363 that it has reached the end of the compressed data and has produced all of the uncompressed
  364 output.  This is in contrast to <tt>def()</tt> which processes all of the input file.
  365 If end-of-file is reached before the compressed data self-terminates, then the compressed
  366 data is incomplete and an error is returned.
  367 <pre><b>
  368     /* decompress until deflate stream ends or end of file */
  369     do {
  370 </b></pre>
  371 We read input data and set the <tt>strm</tt> structure accordingly.  If we've reached the
  372 end of the input file, then we leave the outer loop and report an error, since the
  373 compressed data is incomplete.  Note that we may read more data than is eventually consumed
  374 by <tt>inflate()</tt>, if the input file continues past the <em>zlib</em> stream.
  375 For applications where <em>zlib</em> streams are embedded in other data, this routine would
  376 need to be modified to return the unused data, or at least indicate how much of the input
  377 data was not used, so the application would know where to pick up after the <em>zlib</em> stream.
  378 <pre><b>
  379         strm.avail_in = fread(in, 1, CHUNK, source);
  380         if (ferror(source)) {
  381             (void)inflateEnd(&amp;strm);
  382             return Z_ERRNO;
  383         }
  384         if (strm.avail_in == 0)
  385             break;
  386         strm.next_in = in;
  387 </b></pre><!-- -->
  388 The inner <tt>do</tt>-loop has the same function it did in <tt>def()</tt>, which is to
  389 keep calling <tt>inflate()</tt> until has generated all of the output it can with the
  390 provided input.
  391 <pre><b>
  392         /* run inflate() on input until output buffer not full */
  393         do {
  394 </b></pre>
  395 Just like in <tt>def()</tt>, the same output space is provided for each call of <tt>inflate()</tt>.
  396 <pre><b>
  397             strm.avail_out = CHUNK;
  398             strm.next_out = out;
  399 </b></pre>
  400 Now we run the decompression engine itself.  There is no need to adjust the flush parameter, since
  401 the <em>zlib</em> format is self-terminating. The main difference here is that there are
  402 return values that we need to pay attention to.  <tt>Z_DATA_ERROR</tt>
  403 indicates that <tt>inflate()</tt> detected an error in the <em>zlib</em> compressed data format,
  404 which means that either the data is not a <em>zlib</em> stream to begin with, or that the data was
  405 corrupted somewhere along the way since it was compressed.  The other error to be processed is
  406 <tt>Z_MEM_ERROR</tt>, which can occur since memory allocation is deferred until <tt>inflate()</tt>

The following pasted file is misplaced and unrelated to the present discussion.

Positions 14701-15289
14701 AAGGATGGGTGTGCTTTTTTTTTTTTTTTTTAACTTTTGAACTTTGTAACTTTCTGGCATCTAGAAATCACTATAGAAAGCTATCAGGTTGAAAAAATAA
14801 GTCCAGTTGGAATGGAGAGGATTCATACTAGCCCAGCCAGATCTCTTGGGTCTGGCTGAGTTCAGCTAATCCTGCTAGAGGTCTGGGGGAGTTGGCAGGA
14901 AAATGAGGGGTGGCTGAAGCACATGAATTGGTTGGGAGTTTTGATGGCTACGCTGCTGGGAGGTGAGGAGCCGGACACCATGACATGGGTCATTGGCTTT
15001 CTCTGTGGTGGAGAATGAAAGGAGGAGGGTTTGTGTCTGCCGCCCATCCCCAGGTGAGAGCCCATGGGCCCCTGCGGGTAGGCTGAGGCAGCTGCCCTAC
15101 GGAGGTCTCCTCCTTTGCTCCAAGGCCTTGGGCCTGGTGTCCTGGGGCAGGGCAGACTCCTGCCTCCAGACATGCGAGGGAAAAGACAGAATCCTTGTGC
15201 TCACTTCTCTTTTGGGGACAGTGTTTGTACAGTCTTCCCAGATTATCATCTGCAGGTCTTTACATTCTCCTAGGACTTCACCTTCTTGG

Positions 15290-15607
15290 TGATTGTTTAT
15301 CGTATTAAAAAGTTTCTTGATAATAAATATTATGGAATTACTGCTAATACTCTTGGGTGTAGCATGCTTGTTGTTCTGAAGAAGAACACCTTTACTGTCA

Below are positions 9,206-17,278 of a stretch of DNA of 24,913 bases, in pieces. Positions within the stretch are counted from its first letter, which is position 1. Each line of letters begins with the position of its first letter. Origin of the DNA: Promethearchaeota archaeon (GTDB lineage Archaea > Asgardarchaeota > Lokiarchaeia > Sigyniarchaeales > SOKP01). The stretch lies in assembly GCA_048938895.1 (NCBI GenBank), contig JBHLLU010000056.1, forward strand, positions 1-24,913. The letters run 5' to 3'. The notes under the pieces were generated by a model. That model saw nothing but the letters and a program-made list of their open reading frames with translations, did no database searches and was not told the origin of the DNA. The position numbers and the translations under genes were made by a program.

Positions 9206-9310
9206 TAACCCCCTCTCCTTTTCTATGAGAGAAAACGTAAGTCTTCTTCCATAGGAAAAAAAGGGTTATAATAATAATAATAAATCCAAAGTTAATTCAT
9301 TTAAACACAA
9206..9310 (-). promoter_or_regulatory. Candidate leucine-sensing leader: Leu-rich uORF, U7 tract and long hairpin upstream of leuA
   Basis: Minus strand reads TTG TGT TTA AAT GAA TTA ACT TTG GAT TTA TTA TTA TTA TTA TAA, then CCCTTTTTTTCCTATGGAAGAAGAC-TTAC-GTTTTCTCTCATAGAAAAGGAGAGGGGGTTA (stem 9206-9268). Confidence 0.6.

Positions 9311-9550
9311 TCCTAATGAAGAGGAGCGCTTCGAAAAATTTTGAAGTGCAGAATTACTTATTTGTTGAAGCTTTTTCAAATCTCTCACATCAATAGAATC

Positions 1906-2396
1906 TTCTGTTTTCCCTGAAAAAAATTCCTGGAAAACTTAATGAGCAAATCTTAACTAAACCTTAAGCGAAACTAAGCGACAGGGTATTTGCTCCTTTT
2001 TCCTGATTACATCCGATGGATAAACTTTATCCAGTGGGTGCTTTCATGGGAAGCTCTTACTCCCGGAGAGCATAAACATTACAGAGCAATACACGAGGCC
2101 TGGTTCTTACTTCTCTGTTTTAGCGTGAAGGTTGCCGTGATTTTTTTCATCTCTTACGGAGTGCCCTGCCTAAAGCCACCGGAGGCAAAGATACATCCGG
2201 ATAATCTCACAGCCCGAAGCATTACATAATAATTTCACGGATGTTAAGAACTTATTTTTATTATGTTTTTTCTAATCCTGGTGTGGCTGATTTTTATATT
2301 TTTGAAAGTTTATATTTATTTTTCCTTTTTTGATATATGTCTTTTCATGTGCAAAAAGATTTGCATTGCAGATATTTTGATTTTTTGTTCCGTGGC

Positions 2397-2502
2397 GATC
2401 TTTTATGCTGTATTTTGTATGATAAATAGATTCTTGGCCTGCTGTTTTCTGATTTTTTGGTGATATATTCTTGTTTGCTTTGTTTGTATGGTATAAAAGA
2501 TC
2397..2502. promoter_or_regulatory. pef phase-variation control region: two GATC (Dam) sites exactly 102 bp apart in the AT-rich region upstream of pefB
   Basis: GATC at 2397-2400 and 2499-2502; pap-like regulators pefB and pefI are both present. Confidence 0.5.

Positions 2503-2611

407 needs it, unlike <tt>deflate()</tt>, whose memory is allocated at the start by <tt>deflateInit()</tt>.
  408 <p>
  409 Advanced applications may use
  410 <tt>deflateSetDictionary()</tt> to prime <tt>deflate()</tt> with a set of likely data to improve the
  411 first 32K or so of compression.  This is noted in the <em>zlib</em> header, so <tt>inflate()</tt>
  412 requests that that dictionary be provided before it can start to decompress.  Without the dictionary,
  413 correct decompression is not possible.  For this routine, we have no idea what the dictionary is,
  414 so the <tt>Z_NEED_DICT</tt> indication is converted to a <tt>Z_DATA_ERROR</tt>.
  415 <p>
  416 <tt>inflate()</tt> can also return <tt>Z_STREAM_ERROR</tt>, which should not be possible here,
  417 but could be checked for as noted above for <tt>def()</tt>.  <tt>Z_BUF_ERROR</tt> does not need to be
  418 checked for here, for the same reasons noted for <tt>def()</tt>.  <tt>Z_STREAM_END</tt> will be
  419 checked for later.
  420 <pre><b>
  421             ret = inflate(&amp;strm, Z_NO_FLUSH);
  422             assert(ret != Z_STREAM_ERROR);  /* state not clobbered */
  423             switch (ret) {
  424             case Z_NEED_DICT:
  425                 ret = Z_DATA_ERROR;     /* and fall through */
  426             case Z_DATA_ERROR:
  427             case Z_MEM_ERROR:
  428                 (void)inflateEnd(&amp;strm);
  429                 return ret;
  430             }
  431 </b></pre>
  432 The output of <tt>inflate()</tt> is handled identically to that of <tt>deflate()</tt>.
  433 <pre><b>
  434             have = CHUNK - strm.avail_out;
  435             if (fwrite(out, 1, have, dest) != have || ferror(dest)) {
  436                 (void)inflateEnd(&amp;strm);
  437                 return Z_ERRNO;
  438             }
  439 </b></pre>
  440 The inner <tt>do</tt>-loop ends when <tt>inflate()</tt> has no more output as indicated
  441 by not filling the output buffer, just as for <tt>deflate()</tt>.  In this case, we cannot